WARSAW (Reuters) - Poland’s ruling nationalists were likely to survive a no-confidence vote in parliament launched on Friday, but have seen their grip on power loosened by allegations of extortion at the financial regulator.
The biggest opposition party, the centrist Civic Platform (PO), filed the no-confidence motion on Friday, accusing the ruling Law and Justice party (PiS) of failing to ensure an independent inquiry on corruption allegations.
On Friday, Prime Minister Mateusz Morawiecki appointed the deputy head of the legal department at state-owned Pekao bank, Jacek Jastrzebski, to head Poland’s KNF financial regulator.
He replaces Marek Chrzanowski, a PiS appointee who resigned last week after the billionaire owner of a bank accused him of demanding payments of millions of dollars to a lawyer for “support”.
Chrzanowski denies wrongdoing. The accusation of corruption at the regulator caused a fall in share prices of Polish banks.
Although PiS has more than enough votes in parliament to survive a confidence vote, the motion comes at a time when its popularity ratings have fallen.
The party faces a general election in a year, and is weathering strong criticism from its political opponents at home, from the European Union and from Poland’s judges.
Along with Hungary’s ruling Fidesz party, it is one of a group of nationalist movements that has gained sway in eastern Europe in recent years, eroding the liberal consensus that held for nearly three decades since the fall of Communism.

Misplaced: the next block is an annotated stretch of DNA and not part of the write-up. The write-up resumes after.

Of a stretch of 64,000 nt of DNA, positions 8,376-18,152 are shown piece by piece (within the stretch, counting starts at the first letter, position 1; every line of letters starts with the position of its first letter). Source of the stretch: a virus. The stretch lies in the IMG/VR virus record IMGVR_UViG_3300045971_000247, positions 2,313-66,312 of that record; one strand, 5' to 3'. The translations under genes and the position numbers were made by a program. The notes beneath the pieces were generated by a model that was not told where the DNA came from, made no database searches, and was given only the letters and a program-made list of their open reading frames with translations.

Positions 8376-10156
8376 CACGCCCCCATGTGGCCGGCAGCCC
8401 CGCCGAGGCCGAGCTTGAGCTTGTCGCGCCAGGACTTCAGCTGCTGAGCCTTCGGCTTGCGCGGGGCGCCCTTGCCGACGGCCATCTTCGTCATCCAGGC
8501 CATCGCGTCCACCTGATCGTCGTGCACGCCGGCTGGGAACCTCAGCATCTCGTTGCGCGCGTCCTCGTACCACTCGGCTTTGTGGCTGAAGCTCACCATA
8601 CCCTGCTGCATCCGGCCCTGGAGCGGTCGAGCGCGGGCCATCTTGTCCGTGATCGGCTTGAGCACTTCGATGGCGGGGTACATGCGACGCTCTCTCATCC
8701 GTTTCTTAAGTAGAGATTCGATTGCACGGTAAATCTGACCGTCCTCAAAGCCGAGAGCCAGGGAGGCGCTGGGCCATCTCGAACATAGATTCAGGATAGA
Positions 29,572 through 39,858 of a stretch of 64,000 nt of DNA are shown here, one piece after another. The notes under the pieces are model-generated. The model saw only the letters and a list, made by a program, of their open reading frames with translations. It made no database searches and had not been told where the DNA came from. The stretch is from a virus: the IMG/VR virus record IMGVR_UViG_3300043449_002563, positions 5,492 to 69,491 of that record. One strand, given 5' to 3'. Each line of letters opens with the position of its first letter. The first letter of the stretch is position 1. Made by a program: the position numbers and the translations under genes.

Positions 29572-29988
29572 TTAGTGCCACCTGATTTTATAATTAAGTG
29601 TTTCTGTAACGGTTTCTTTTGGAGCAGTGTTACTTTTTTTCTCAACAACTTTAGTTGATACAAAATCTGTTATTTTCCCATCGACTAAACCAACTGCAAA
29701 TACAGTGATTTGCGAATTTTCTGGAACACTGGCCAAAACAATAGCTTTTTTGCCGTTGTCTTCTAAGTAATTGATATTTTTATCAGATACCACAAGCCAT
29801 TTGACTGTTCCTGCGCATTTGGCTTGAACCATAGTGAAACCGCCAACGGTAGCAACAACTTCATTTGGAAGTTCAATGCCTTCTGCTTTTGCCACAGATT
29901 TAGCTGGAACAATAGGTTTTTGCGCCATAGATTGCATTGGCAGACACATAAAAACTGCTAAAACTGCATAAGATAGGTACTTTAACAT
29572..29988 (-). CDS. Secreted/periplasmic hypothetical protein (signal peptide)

“We clearly are dealing with an attempt to sweep PiS scandals under the rug,” said Slawomir Neumann, the head of the PO parliamentary caucus, on Friday.
In a sign that pressure is taking its toll on PiS, the party rushed a legislative amendment through parliament this week partially retreating from reforms that the European Union says undermined judicial independence. Supreme court justices who would have been forced to retire will be allowed to stay on.
The upper house of parliament, the Senate, approved the changes in a session late on Friday.
Poland “seems to be heading in the right direction,” European Commission Vice President Valdis Dombrovskis told reporters in Warsaw on Friday. “We need some time to do a deeper assessment of the legislation.”
Dombrovskis said the investigation of corruption in Poland’s banking sector needs to be carried out quickly, “but we cannot jump ahead of (its) conclusions”.
The head of Poland’s top court Malgorzata Gersdorf said on Friday that this week’s partial reversal on judicial reforms was only one step forward, and other steps would need to be taken to preserve the rule of law.
“The adoption (of the legal) changes is slightly satisfying when it comes to the Supreme Court judges, but it’s just the tip of the iceberg,” she told reporters. Poland’s Senate is expected to sign off on the legal changes on Friday.
Reporting by Karol Witenberg, Joanna Plucinska, Marcin Goclowski; Writing by Joanna Plucinska; Editing by Marcin Goclowski, Peter Graff and Dan Grebler